Daily Archives: March 1, 2009

March proclaimed “Phoenix Arts Month”

Every weekend during the month of March, arts events will be hosted in downtown Phoenix and surrounding neighborhoods, along with events, exhibitions, and performances on other days throughout the month.  In recognition of the local arts community and these public festivals, Mayor Phil Gordon has proclaimed March as “Phoenix Arts Month” and invites everyone to attend and celebrate.

  • March 7-8, Art Detour: The city’s First Fridays art walk of local galleries and art spaces organized by Art Link.  Free shuttles run beginning at Phoenix Center for the Arts, and take guests to destinations throughout downtown Phoenix.
  • March 7-8, Heard Museum Guild Indian Fair & Market: One of the nation’s most acclaimed gathering of Native American artists. 
  • March 12-15, West of Western Culinary Festival: Celebrating Arizona’s chefs and culinary arts at the Phoenix Art Museum
  • March 15, Phoenix Art Museum: Spring exhibition “In Contemporary Rhythm” opens.
  • March 21-22, Valley Fever Art Festival: Phoenix’s newest festival celebrating visual and performing arts, including music, dance, poetry, theater, street painting, and more at Heritage Square.
  • March 28-29, Phoenix Fringe Festival: Innovative, experimental and provocative theater by local, national, and international artists.

For a full calendar of events during the month of March, click here.

Grand Avenue’s Mutant Pinata Show ready to rock, roll, hang, fly, twist & turn

mutant2009Phoenix’s own Mutant Pinata Show will take place again this year at 1301 Grand Ave., at historic Bragg’s Pie Factory, and will be open for the March First Friday (March 6 from 6-12 p.m.); Art Detour Weekend (March 7 & 8); March Third Friday (March 20); and April First and Third Fridays (April 3 & 17).

The exhibit will be comprised of dozens of hand made, eclectic, and bizarre mutant pinatas — some made with the traditional paper mache base and others configured out of materials as diverse as colored cement and chicken wire.  Pinatas are decorated with a variety of materials including (but not limited to) glitter, pom poms, chenille, packaging peanuts, moss, masks, fleece, fake flowers, and feathers.  Most entries for the exhibit are from the Valley, made by local children, artists, and crafters, but at least one is coming all the way from Hawaii.  All entries that are submitted will be hung in the large vaulted room in the former pie factory, creating a visual pinata cacophony.

The Bragg’s Pie FActory, a cast-in-place concrete streamline-moderne building built in 1946 by Alan and Elaine Bragg, and was recently accepted to the National Register of Historic Places. For more information, contact Beatrice Moore, 602-391-4016.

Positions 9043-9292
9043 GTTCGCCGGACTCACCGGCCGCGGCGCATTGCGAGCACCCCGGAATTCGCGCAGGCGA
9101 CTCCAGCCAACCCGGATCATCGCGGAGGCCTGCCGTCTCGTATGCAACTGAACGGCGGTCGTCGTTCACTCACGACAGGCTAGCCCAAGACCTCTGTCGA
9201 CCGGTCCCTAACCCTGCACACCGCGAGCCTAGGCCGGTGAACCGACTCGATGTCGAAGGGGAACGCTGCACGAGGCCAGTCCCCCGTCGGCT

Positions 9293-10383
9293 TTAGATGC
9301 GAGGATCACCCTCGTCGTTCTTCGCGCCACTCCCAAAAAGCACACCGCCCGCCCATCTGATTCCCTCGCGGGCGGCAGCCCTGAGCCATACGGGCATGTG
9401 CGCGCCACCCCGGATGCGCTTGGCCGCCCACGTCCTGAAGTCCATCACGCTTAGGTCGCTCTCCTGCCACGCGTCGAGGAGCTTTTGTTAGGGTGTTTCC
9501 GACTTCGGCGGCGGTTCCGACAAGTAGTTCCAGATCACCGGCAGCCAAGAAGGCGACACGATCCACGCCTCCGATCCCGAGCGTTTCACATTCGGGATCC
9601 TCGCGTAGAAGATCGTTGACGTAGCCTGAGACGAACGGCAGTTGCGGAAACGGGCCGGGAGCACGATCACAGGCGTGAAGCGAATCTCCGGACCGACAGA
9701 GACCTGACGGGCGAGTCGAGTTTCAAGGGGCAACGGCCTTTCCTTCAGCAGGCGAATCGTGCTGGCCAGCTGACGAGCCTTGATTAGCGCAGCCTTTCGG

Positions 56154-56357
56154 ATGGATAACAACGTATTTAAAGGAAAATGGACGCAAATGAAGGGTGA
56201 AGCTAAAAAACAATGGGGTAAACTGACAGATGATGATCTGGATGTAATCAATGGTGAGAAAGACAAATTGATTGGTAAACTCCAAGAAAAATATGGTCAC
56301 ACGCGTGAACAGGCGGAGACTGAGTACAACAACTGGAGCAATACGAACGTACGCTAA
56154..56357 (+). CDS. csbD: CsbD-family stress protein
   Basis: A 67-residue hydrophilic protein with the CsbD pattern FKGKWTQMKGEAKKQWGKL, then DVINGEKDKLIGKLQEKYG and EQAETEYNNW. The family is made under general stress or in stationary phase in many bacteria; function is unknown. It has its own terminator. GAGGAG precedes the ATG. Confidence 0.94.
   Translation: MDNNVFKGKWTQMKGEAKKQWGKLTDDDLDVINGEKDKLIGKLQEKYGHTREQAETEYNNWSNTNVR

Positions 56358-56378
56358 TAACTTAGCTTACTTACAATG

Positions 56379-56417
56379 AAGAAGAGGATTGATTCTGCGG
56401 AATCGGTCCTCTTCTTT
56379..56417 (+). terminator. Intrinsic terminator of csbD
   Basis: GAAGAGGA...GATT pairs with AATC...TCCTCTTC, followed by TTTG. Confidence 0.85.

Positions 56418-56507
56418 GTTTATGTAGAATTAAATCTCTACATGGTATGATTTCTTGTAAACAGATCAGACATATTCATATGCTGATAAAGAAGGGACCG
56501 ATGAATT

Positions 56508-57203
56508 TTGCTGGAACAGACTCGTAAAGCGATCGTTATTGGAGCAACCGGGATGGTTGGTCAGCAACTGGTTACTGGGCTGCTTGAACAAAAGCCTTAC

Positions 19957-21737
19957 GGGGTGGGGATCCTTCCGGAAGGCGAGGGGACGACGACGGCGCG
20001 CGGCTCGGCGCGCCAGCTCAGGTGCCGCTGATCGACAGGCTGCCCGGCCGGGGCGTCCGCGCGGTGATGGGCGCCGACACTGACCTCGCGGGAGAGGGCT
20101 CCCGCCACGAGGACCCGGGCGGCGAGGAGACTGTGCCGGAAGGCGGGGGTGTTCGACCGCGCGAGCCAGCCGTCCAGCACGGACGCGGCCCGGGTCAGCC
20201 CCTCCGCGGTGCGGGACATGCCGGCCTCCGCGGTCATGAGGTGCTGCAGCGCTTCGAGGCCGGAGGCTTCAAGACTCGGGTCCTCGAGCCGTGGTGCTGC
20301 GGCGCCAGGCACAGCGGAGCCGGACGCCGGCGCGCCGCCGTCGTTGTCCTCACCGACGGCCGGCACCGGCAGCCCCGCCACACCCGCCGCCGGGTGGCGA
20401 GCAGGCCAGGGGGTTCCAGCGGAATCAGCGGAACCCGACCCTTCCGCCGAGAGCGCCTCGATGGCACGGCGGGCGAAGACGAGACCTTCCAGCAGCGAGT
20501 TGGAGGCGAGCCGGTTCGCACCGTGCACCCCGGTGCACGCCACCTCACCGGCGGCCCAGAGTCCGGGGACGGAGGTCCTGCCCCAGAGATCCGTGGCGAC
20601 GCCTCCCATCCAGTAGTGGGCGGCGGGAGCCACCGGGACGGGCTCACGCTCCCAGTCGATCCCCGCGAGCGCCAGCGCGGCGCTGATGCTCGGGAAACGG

Take the Canalscape survey

CanalscapeASU and other public and private sector partners are exploring the possibility of creating vital urban hubs where canals meet major streets throughout metro Phoenix. These hubs could range in size and character, depending on community requests.  ASU students are conducting a public survey and would like your feedback.  To take the survey, click here.  

To view the program and slide show from the recent Canalscape Symposium (over 200 in attendance), click here.  You can catch Canalscape updates via Twitter.  

For those interested in the AIA Canalscape Competition, it will be posted here very soon.  A competition kick-off meeting and sign-up session is scheduled for Thursday, March 5, 2009, at 3 p.m. at AIA headquarters (30 N. 3rd Ave., #200, Phoenix), with project submittals due Friday, July 31, 2009.  If you have any questions about the Canalscape concept or project, contact ASU professor, Nan Ellin.

Save Our History invites applications for community education/preservation projects

Save Our History, a program of the History Channel and the American Association for State and Local History, is a national initiative that supports local history education and historic preservation efforts in communities across the United States. Each year, Save Our History awards a total of $250,000 to history organizations that partner with schools or youth groups on preservation projects that engage students in learning about, documenting, and preserving the history of their communities.

Eligible applicants are required to be nonprofit 501(c)(3) history organizations such as a museum, historical society, preservation organization, historic site, library, or archive.  Other eligible applicants include local government agencies such as a parks and recreation commission, historic commission, department of local history, or other local government agency that owns and/or operates a historic site or property.  Applicants must be located in one of the 50 states or D.C.  Deadline is June 5, 2009.

Applicants must partner with local elementary, middle, or high school(s), or organization(s) that provides educational programming for children of similar ages to design a historic education and preservation project.  Organizations that have received a Save Our History grant in the last three years are not eligible to apply.  For complete program information and descriptions of previously funded projects, visit the Save Our History Web site.